Search for "Canadian identity"

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Peace, Order and Good Government

“Peace, order and good government” is a phrase that is used in section 91 of the British North America Act of 1867 (now called the Constitution Act, 1867). It offers a vague and broad definition of the Canadian Parliament’s lawmaking authority over provincial matters. Since Confederation, it has caused tensions between federal and provincial governments over the distribution of powers. The phrase has also taken on a value of its own with Canadians beyond its constitutional purpose. It has come to be seen as the Canadian counterpart to the American “life, liberty and the pursuit of happiness” and the French “liberty, equality, fraternity.”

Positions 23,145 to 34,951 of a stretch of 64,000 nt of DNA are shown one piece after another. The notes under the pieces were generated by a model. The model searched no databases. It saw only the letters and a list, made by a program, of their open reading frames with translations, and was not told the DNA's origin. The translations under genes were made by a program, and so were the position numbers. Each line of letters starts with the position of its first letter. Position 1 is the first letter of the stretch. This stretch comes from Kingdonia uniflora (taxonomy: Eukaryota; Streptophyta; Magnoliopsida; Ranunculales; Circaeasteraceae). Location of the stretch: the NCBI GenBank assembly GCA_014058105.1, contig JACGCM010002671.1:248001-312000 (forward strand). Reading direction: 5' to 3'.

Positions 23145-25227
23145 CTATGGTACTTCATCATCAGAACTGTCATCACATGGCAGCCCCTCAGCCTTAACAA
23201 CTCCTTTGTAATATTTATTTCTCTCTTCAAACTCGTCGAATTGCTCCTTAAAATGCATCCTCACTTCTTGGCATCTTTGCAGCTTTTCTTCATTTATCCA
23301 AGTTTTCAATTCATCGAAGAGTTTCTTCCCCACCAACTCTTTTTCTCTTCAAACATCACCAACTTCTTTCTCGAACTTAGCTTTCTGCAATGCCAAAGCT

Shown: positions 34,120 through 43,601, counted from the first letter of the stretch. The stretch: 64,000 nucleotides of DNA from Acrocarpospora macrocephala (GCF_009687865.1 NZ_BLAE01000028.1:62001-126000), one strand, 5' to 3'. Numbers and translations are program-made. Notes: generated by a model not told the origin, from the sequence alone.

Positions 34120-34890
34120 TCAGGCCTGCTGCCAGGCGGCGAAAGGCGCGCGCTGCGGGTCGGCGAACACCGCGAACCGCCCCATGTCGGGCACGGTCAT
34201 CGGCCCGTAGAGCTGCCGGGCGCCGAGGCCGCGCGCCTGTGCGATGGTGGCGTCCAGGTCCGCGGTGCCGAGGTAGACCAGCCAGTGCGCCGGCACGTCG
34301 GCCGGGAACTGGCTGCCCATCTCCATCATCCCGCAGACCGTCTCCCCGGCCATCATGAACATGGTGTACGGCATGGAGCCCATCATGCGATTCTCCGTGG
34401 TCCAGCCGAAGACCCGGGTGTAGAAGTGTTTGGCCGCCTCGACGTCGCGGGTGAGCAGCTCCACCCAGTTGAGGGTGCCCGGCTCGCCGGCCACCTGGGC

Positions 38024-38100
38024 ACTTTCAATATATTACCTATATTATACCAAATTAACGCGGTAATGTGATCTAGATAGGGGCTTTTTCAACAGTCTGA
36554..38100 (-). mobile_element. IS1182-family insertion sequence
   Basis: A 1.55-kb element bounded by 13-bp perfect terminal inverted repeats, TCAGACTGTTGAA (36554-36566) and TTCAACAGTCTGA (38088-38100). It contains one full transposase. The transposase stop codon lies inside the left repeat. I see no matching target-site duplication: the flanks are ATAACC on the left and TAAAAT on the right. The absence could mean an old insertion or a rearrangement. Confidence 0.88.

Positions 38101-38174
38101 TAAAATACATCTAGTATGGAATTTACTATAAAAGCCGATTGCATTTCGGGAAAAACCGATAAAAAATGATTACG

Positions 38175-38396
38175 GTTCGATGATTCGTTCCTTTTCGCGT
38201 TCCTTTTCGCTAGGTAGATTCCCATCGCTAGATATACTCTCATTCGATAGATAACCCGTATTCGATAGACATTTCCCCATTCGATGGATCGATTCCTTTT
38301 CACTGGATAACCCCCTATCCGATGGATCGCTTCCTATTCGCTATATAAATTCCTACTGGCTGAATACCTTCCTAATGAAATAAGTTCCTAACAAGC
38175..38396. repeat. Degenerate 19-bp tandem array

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Cree Leader Chief Poundmaker Exonerated

Prime Minister Justin Trudeau visited Poundmaker Cree Nation in Saskatchewan to officially exonerate Chief Poundmaker for the crime of treason-felony during the North-West Rebellion of 1885. “In 1885, Chief Poundmaker was treated as a criminal and a traitor,” Trudeau said. “In 2019, we recognize the truth. Our government acknowledges that Chief Poundmaker was a peacemaker who never stopped fighting for peace. A leader who, time and time again, sought to prevent further loss of life in the growing conflict in the Prairies.” Trudeau’s statement of exoneration included a formal apology “on behalf of the Government of Canada and all Canadians.”

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Indigenous Peoples